30 Hardware and Windows Tips in 30 Days Tip 22: How to Choose the Perfect Mouse
Need a new mouse? Don't worry about categories like "desktop" and "portable" - instead, find out what features are really the most important.
Who's Who (and Where's Where) in Mice
Need a new mouse? If your mouse doesn't have a laser sensor, still has a cord, or (gasp) a ball, you probably do. If you haven't been shopping for a mouse lately, be prepared for a bewildering variety of products, not just from the major players like Microsoft and Logitech, but from other vendors like Kensington, Targus, and others.
To make matters worse, lots of stores stock mice in two areas:
- Standard-size mice are stocked next to keyboards
- Mice made for laptops are often stocked in a special portable accessories department
You might think that if you are buying a mouse for a desktop PC that you'd better stick with the mouse/keyboard department, and if you need a mouse for a laptop that you'd better shop only in the portable accessories department.
Don't limit yourself. The department the mouse is sold in doesn't matter nearly as much as the mouse's size, handedness (if you're a left-handed mouser), cordless or corded, and features.
Left-Hand Mouser? Choices Are Limited
If you're a southpaw mouser, make sure the mice you consider are designed to work with your left hand. With left-handers being only a small (5-30% of the population), there's not a huge market for left-hand only mice. However, there are a few lefty-specific models on the market:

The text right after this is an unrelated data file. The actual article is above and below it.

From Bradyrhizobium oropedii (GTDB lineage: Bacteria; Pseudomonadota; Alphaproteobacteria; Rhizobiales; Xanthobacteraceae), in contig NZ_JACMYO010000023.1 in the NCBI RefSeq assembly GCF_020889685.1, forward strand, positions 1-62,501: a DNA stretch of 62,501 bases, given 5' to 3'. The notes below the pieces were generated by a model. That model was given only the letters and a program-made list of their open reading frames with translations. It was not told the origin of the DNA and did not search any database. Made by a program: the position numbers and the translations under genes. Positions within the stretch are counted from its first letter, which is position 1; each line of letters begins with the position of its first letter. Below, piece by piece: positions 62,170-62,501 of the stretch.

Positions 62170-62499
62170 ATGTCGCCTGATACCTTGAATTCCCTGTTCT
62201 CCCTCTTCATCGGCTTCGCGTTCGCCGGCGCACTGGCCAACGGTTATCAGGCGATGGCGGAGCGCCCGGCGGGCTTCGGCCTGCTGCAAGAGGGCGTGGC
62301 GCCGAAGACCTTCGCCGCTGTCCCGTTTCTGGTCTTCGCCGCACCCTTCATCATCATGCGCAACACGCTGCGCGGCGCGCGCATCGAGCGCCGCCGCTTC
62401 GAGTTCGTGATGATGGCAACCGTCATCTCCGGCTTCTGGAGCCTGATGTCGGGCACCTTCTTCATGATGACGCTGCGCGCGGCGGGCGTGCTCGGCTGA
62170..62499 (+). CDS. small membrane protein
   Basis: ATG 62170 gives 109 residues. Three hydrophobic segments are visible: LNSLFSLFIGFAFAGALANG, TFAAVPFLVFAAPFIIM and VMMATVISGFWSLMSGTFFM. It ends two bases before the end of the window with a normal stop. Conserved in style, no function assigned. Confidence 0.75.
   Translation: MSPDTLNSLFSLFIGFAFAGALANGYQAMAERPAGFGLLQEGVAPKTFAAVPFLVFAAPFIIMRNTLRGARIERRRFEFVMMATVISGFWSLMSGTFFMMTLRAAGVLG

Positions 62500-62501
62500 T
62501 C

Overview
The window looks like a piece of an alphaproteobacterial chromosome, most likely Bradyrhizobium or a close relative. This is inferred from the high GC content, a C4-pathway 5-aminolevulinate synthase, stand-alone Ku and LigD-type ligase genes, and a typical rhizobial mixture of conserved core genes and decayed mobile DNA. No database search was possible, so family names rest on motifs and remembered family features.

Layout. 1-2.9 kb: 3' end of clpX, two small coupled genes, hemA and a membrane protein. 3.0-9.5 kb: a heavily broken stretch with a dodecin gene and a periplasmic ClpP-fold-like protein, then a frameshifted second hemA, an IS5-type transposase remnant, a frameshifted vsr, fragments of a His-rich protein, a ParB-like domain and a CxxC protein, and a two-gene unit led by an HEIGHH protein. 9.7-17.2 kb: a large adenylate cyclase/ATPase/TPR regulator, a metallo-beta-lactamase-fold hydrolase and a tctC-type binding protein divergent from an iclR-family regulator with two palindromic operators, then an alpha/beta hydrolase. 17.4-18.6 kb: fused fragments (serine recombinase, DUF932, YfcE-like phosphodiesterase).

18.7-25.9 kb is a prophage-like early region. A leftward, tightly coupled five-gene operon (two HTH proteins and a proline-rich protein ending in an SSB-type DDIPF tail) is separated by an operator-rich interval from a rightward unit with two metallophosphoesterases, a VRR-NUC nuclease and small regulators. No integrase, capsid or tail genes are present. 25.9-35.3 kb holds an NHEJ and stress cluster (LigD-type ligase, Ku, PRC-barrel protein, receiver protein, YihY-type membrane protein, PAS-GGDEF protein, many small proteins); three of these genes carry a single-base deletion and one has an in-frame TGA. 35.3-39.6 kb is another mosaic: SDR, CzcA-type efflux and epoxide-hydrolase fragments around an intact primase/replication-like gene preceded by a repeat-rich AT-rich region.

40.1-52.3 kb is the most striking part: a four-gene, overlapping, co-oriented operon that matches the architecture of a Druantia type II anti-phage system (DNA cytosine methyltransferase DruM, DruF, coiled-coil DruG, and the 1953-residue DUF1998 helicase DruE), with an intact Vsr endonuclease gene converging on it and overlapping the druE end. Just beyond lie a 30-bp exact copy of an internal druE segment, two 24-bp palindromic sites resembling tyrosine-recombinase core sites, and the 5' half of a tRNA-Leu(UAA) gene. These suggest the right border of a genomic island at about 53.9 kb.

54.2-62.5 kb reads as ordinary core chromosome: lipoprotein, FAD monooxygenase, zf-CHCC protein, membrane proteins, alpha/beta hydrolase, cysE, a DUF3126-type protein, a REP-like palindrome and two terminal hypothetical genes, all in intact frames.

- Logitech's MX610 Left-Hand Laser Cordless Mouse is the most advanced left-handed mouse on the market, with laser sensor, tilt and zoom wheel, and a 2.4GHz radio for greater range and reliability.
- The Perfit left-hand optical mouse is an older design, using a corded PS/2 and USB interface, but offering three different sizes (small, medium, and large) and a scroll wheel.
- If you prefer trackballs, touchpads or other pointing device exotica, the Ergocube.com Left Handed Mice page offers a wide variety of left-handed and ambidextrous mice and other pointing devices from many vendors.
Most left-handed mouse users will be satisfied, though, with a mouse made to work with either hand:
- Logitech's ambidextrous mice are available here.
- Microsoft's list of ergonomic mice, including models that work 'comfortably in either hand,' are here.
Whichever hand you use for mousing, though, your primary goal should be to find a mouse that fits.